“People like John braved the seas to seek a better life in far-off lands, settling in India and creating a unique culture there – the Irish Indians.”
An Gorta Mór, the Great Famine, killed approximately one million people in Ireland, and made millions more homeless. Approximately one million emigrated from Ireland, resulting in the island’s population falling by somewhere between 20% and 25%. An Gorta Mór took place from 1845 to 1852 and was a period of mass starvation, disease and emigration. To the outside world, this famine is commonly known as the “Irish Potato Famine”. Gorta Mór is Gaelic for “Great Hunger”, while An Drochshaol means “the Bad Times”. For both the native Irish and those in the resulting diaspora, such as John Footman and his descendants in India, the famine entered folk memory and became a rallying point for various nationalist movements. During the famine period, Ireland was part of the United Kingdom of Great Britain and Ireland; modern historians regard it as a dividing line in the Irish historical narrative, referring to the preceding period of Irish history as “pre-Famine”.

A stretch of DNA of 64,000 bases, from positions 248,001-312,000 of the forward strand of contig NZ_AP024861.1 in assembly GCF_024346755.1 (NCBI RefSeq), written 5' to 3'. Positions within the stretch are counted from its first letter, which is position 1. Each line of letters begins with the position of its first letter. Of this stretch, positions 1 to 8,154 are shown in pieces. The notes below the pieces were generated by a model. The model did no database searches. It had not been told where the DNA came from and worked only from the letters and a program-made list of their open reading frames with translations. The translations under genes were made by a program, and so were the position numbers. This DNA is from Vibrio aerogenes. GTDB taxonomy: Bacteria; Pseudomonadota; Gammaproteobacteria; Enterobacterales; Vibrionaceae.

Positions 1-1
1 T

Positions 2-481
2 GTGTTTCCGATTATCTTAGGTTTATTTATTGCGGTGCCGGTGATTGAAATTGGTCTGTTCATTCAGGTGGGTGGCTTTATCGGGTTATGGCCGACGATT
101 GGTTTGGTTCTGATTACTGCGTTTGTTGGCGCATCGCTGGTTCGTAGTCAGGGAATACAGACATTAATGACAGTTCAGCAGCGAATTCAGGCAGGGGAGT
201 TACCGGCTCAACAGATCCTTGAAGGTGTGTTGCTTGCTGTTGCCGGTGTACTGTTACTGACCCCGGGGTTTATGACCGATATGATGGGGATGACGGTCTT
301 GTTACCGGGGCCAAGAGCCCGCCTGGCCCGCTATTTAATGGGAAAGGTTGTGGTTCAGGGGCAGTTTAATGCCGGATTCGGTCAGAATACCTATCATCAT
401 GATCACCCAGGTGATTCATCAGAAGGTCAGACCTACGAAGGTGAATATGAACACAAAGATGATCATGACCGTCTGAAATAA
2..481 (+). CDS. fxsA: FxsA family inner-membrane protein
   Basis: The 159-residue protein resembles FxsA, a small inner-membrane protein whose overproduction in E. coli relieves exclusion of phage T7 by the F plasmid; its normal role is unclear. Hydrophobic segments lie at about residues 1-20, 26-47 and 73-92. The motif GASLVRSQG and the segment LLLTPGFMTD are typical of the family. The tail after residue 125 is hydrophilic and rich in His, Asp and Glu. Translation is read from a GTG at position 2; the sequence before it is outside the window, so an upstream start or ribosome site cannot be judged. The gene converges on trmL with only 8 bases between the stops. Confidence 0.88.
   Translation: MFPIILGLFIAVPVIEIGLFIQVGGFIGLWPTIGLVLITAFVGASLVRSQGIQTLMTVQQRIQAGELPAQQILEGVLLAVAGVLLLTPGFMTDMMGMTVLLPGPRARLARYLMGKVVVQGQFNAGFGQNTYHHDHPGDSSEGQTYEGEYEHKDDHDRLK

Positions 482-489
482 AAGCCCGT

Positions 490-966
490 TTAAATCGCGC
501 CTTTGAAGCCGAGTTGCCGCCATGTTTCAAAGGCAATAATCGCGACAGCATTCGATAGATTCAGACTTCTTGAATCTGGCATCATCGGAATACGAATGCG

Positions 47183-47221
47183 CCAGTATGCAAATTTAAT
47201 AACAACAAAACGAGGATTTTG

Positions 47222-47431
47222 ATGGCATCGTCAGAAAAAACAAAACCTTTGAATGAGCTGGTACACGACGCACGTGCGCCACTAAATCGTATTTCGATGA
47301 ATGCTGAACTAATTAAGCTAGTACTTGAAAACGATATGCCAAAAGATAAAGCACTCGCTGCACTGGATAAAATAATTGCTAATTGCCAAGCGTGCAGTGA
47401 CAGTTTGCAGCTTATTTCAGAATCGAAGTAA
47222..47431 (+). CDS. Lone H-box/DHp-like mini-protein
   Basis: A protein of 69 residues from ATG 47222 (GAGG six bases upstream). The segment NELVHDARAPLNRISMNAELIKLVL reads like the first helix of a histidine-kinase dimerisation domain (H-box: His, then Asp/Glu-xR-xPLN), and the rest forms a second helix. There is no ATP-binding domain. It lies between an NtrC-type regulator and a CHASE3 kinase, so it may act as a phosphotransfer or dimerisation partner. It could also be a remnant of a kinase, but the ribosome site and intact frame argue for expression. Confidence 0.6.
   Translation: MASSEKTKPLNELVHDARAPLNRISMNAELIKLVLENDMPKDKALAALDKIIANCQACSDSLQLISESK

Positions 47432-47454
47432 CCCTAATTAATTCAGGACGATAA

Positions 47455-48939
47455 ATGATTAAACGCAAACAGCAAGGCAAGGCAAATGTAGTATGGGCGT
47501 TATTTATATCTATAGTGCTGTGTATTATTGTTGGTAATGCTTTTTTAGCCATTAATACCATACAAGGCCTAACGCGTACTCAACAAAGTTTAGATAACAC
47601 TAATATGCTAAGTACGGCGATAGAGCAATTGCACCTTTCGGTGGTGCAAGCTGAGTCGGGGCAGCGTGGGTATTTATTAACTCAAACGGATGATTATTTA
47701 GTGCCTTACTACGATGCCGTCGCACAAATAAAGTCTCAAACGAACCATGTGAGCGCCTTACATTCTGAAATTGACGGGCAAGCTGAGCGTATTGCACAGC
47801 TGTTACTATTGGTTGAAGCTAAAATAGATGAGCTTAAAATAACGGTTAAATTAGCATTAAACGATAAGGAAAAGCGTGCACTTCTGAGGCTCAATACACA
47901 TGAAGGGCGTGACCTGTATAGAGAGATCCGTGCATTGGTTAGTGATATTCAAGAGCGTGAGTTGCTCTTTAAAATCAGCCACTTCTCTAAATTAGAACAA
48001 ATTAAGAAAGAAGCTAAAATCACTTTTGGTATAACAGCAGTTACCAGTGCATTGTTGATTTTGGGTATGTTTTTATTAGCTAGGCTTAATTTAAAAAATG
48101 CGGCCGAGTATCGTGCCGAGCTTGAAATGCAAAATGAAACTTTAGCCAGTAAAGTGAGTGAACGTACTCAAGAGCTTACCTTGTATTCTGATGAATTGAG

During the famine years, families did not migrate en masse but younger members of families left their homes, with some reports suggesting that the second or third-born in Irish Catholic families were possibly forced to migrate. This became so common that emigration became almost like a rite of passage, as evidenced by the data. Unlike in similar emigrations throughout world history, Irish women emigrated just as often, just as early, and in the same numbers as men. The emigrants started a new life in a new land, and by 1851 migrants had sent remittances to the tune of almost £1.5 million back to their families in Ireland, which then made it possible for other members of the family to emigrate.